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P-84 The fractions of cardiovascular diseases and depression attributable to psychosocial work exposures in Europe
  1. Isabelle Niedhammer1,
  2. Hélène Sultan-Taïeb,
  3. Agnès Parent-Thirion,
  4. Jean-François Chastang
  1. 1Inserm DR GRAND OUEST, France


Objective This study aimed to assess the fractions of cardiovascular diseases and depression attributable to five psychosocial work exposures in Europe (35 countries), for all countries together and each country separately.

Methods We used the data of the sample of 35,571 employees from the 2015 European Working Conditions Survey to assess the prevalence of exposure to job strain, effort-reward imbalance, job insecurity, long working hours, and workplace bullying. The relative risks were extracted from published literature reviews and/or meta-analyses. The outcomes included: coronary/ischemic heart diseases (CHD), stroke, atrial fibrillation, peripheral artery disease, venous thromboembolism, and depression. We calculated individual attributable fractions (AF) for each exposure and overall AFs for all studied exposures together.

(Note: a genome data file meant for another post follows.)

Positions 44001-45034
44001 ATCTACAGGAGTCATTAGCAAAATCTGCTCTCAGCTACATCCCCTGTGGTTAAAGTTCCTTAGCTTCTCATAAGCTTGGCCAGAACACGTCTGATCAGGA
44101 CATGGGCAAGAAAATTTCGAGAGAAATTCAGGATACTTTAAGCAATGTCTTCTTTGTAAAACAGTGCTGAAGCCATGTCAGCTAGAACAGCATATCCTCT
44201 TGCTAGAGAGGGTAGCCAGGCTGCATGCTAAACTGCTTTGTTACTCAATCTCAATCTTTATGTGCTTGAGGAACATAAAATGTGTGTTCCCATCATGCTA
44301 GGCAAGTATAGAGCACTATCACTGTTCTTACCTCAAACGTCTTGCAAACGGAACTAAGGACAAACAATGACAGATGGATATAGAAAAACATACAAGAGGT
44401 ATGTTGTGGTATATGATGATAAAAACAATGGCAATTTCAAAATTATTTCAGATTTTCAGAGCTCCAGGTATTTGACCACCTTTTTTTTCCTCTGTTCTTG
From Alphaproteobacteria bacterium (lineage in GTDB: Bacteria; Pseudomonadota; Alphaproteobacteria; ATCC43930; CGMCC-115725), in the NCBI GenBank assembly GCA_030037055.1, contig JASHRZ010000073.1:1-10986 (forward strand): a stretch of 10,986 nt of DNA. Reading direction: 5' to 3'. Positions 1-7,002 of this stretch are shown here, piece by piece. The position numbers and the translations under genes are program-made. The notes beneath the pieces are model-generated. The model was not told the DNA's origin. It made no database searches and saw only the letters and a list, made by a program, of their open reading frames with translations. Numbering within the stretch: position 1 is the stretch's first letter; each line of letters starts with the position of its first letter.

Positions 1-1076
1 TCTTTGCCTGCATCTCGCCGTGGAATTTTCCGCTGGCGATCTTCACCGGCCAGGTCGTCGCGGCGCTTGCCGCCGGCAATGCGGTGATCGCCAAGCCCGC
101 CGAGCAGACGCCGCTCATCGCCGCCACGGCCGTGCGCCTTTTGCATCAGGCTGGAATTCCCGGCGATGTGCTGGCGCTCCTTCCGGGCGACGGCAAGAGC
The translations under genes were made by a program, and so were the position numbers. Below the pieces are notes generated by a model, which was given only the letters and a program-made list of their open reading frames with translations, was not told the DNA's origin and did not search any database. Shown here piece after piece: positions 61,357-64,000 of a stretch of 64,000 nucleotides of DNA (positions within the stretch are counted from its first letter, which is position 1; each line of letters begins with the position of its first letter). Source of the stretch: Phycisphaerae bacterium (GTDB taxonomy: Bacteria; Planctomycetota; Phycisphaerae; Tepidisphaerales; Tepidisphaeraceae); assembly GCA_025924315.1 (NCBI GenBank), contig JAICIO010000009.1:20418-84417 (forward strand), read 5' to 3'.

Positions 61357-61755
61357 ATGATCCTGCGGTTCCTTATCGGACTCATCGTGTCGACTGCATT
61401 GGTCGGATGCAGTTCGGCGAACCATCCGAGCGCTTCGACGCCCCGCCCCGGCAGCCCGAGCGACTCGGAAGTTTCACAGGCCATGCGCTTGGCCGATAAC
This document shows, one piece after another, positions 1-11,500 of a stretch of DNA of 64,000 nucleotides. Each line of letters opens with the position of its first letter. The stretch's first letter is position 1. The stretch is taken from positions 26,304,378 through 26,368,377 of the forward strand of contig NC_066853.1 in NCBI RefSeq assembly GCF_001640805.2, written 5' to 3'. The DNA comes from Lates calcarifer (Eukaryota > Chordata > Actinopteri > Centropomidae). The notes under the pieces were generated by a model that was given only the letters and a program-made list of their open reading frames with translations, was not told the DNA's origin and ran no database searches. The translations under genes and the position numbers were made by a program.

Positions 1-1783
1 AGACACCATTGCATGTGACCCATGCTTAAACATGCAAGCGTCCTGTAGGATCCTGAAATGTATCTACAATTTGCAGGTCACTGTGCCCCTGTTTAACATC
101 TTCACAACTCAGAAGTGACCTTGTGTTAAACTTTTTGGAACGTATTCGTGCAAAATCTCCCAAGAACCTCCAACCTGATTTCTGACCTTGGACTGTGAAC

Results The highest significant AF was found for job strain and depression (17%). The other AFs for depression were also significant: job insecurity (9%), bullying (7%), and effort-reward imbalance (6%). Almost all AFs for cardiovascular diseases were significant but lower than 5% (one exception was the fraction of peripheral artery disease attributable to job strain, 11%). There were differences in the AFs for depression between countries. Differences in the AFs were also observed between countries and between genders for long working hours. The overall AFs related to the five studied exposures together were found to be 17%-35% for depression and 5%-11% for CHD.

Conclusion The fractions attributable to psychosocial work exposures were substantial, especially for depression. Preventive measures oriented towards the psychosocial work environment may contribute to reduce the burden of diseases attributable to these exposures.

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